W3C home > Mailing lists > Public > www-style@w3.org > July 2015

Re: [css-writing-modes] Propose writing-mode: sideways-left

From: Koji Ishii <kojiishi@gmail.com>
Date: Sun, 12 Jul 2015 14:57:35 +0900
Message-ID: <CAN9ydbWQRsJGYeUUmOx1Lui0Sfis=HQFAuWTDuzk3thATmfpnw@mail.gmail.com>
To: Richard Ishida <ishida@w3.org>
Cc: fantasai <fantasai.lists@inkedblade.net>, "www-style@w3.org" <www-style@w3.org>
On Sat, Jul 11, 2015 at 12:21 AM, Richard Ishida <ishida@w3.org> wrote:

> [snip]
> i have attached an image that shows various numbered use cases. Fantasai,
> Koji, Florian, could you each indicate how you think CSS properties and
> values should be used to achieve each of the use cases?
>

1, 2, 5: sideways-lr, non-CJKM
3, 6: vertical-rl, CJK
4, 7, 8: sideways-rl, non-CJKM

vertical-lr (Mongolian) is not included in these 8 cases. They look similar
to 3, 6 but lines flow from left to right.

what's the difference between sideways-rl and vertical-rl? Presumably none
> for horizontal latin text.


Almost none. but two I would list are:
1. Ambiguous (unified) characters behave as CJKM for "vertical" and as
non-CJKM for "sideways".
2. There are some subtle typographic differences between Latin characters
in CJK vertical and rotated Latin. They're distinguished between the two
values.


> Or does this rotate all CJKM characters 90º clockwise?
>

Yes for "sideways", no for "vertical". You could consider "sideways" being
no more than rotation, while "vertical" involves CJKM vertical flow
typographic conventions such as their native characters appear in upright.

i'm wondering whether a better name for sideways-lr would be horizontal-bt,
> and possibly horizontal-tb for sideways-rl?
>

I'm not good at bikeshedding, so I'd like to delegate that to someone else
;-)

what i'm not clear about wrt horizontal text that runs up the page is where
> the line start is. Is that defined?


> suppose i wanted to put the following text sideways latin text in a table
> header cell, and that the table cell height is restricted so that it only
> contains three words per line.
>
> "one two three four five"
>
> i'm pretty sure that the words "four five" would be on the second line
> (whether that's to the left or right of the first line), rather than
> appearing on the first and pushing 'one two' to the second line (which
> implies that the latin text has opposite-direction behaviour, and behaving
> like we currently expect rtl text to behave wrt line breaking. Doing that
> with text-orientations sounds odd).
>
> i'm assuming that this is what sideways-lr is for, but if an author used
> that would the word "one" and the word "four" to be touching the bottom of
> the container, or would "three" and "five" be touching the top of the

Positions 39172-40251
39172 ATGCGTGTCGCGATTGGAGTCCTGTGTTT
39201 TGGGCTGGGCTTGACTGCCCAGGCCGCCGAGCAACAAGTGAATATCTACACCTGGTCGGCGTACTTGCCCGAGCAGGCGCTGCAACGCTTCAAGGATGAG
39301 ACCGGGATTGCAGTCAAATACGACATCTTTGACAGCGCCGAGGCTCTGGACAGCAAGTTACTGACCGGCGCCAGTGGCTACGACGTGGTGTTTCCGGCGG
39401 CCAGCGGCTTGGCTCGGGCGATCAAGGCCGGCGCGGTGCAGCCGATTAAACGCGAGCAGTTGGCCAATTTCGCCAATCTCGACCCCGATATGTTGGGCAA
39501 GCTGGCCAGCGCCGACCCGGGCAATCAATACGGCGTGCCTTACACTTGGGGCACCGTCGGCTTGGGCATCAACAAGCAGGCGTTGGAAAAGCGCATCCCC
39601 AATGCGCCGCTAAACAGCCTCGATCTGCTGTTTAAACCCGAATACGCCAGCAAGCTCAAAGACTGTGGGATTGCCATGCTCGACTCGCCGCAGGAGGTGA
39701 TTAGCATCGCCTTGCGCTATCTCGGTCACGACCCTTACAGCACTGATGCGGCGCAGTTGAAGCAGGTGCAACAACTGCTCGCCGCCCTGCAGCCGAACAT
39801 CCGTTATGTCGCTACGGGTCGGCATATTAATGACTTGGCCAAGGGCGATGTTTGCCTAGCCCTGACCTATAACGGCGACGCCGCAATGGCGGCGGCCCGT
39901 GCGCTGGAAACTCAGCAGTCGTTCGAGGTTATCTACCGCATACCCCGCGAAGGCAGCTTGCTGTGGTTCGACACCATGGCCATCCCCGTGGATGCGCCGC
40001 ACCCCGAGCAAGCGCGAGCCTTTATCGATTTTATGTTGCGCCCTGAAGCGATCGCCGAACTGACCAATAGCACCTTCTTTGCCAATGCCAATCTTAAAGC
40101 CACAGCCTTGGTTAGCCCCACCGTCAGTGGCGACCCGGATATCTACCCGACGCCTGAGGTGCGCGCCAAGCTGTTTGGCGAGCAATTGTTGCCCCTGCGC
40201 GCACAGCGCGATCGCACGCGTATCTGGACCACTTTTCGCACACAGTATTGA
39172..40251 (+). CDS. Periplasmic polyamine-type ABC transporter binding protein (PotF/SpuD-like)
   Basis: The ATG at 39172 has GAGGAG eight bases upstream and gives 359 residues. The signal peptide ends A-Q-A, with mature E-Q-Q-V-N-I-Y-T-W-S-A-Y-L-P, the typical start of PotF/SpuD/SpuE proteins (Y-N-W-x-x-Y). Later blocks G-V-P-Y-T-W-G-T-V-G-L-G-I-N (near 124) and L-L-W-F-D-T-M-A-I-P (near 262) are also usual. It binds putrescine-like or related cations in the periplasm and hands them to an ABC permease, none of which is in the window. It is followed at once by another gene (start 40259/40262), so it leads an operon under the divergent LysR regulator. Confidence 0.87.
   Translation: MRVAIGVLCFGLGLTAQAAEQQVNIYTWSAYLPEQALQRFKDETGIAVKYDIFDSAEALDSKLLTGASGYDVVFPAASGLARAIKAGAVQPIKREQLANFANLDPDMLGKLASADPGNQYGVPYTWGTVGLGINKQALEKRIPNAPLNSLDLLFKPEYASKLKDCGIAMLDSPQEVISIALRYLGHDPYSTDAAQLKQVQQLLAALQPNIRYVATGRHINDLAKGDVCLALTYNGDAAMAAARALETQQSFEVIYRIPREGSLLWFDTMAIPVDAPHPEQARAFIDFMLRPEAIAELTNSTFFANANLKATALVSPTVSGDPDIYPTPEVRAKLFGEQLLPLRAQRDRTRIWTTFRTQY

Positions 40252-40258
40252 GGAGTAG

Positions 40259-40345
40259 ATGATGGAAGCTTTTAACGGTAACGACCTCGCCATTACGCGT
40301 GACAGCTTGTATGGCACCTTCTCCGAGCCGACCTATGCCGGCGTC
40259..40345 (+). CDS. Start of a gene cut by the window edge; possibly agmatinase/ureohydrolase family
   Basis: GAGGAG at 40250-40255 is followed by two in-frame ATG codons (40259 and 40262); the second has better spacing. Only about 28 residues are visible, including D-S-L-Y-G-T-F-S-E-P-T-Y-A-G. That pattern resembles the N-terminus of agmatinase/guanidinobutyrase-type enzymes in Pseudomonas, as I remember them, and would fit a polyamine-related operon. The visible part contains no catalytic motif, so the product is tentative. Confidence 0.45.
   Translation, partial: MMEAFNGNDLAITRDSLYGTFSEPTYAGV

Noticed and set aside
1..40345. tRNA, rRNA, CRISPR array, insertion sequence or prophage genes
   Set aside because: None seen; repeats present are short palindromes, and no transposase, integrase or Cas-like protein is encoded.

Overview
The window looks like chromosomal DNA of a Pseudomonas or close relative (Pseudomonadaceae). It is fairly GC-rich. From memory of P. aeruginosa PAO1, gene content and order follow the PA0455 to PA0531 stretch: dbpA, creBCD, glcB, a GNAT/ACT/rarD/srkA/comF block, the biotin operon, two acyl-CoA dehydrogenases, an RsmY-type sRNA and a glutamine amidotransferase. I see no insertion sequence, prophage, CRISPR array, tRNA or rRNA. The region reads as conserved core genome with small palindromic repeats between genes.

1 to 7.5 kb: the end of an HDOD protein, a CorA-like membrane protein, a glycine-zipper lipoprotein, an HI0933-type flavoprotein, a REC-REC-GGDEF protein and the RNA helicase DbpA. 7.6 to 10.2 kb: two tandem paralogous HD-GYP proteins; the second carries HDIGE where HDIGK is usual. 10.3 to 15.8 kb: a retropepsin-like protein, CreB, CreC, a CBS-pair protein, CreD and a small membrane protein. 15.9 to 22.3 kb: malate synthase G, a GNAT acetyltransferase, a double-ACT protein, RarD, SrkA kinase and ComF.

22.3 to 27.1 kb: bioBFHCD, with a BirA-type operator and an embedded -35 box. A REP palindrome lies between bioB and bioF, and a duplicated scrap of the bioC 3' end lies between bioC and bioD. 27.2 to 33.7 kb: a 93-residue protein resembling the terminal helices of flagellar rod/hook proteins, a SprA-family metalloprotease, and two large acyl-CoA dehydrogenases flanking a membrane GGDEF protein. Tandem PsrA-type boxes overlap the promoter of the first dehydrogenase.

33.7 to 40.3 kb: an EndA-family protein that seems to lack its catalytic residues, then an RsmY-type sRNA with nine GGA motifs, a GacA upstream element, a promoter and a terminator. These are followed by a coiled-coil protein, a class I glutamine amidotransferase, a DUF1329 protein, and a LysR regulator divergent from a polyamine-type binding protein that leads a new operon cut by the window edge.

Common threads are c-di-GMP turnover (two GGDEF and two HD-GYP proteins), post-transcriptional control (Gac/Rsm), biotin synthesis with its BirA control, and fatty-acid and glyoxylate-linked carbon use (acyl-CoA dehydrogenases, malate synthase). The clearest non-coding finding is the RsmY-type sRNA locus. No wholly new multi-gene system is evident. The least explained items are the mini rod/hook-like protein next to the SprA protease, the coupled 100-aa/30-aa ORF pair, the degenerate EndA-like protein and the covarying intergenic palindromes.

> container? And where is the line start?
>

I think you're trying to understand in a complex way. Is it easier to
understand if you consider "sideways-rl" is a clock-wise rotation, and
"sideways-lr" is a counter-clock-wise rotation? It's what they do.

if you use Word to add some latin text to a table header that runs up the
> page, it shows the line start at the bottom of the cell. To do that you set
> direction to "Rotate all text 270º".
>
> i can't help thinking that we are struggling because we're trying to do
> two different things with one set of properties.
>

I think opposite. The important distinction is whether you want to rotate
"characters" or "lines". With the proposal, if you want to rotate "lines",
writing-mode is the property, it now allows both 90 and 270. If you want to
rotate "characters" without affecting lines at all, text-orientation is the
property. The current sideways-left and sideways-right are not consistent
in this regard.

i think that where text-orientation comes in is to affect the default
> orientation of vertical text only, ie. CJKM text, either by making the
> latin upright, or by making the CJK text run down the page.  I'm inclined
> to think that support for latin text running up the page or arabic text
> running down it while embedded in CJKM text is something so rare that we
> don't need to worry about it – or at the very least we shouldn't let it
> continue to bog down progress on supporting the basic needs that people
> have been asking for for years now.
>
> i suspect that fitting latin text in a table heading so that it runs
> bottom to top, or top to bottom, is really a case of rotating the
> horizontally laid out text, and nothing more.  (This would mean that only
> 'horizontal-bt' would put a second line on the right, and only
> 'horizontal-tb' would put it on the left.)
>

Yeah, that's where this proposal improves. Now you can use the same
property to rotate clock-wise or counter-clock-wise, just different values.
Non-CJK authors have no question in character orientation once line was
rotated, so all they need to learn is the writing-mode property.


> fwiw, here's an example of Latin text running up the page, however it is
> only in a loose association with the vertical-rl orientation of the chinese
> and japanese alongside it. I can count on one hand the other examples i've
> seen of text running in this direction. I assume that if this were
> translated into Arabic, that would run down the page but with the top of
> the glyphs to the left.
>
> https://www.flickr.com/photos/ishida/19391039009/
>

This example in the current spec is:
  writing-mode: vertical-rl; /* rotate lines (along with characters) 90
degree */
  text-orientation: sideways-left; /* then rotate lines (along with
characters) 180 degree */
With this proposal:
  writing-mode: sideways-lr; /* rotate liens (along with characters) 270
degree */

/koji
Received on Sunday, 12 July 2015 05:58:23 UTC

This archive was generated by hypermail 2.4.0 : Friday, 17 January 2020 22:52:18 UTC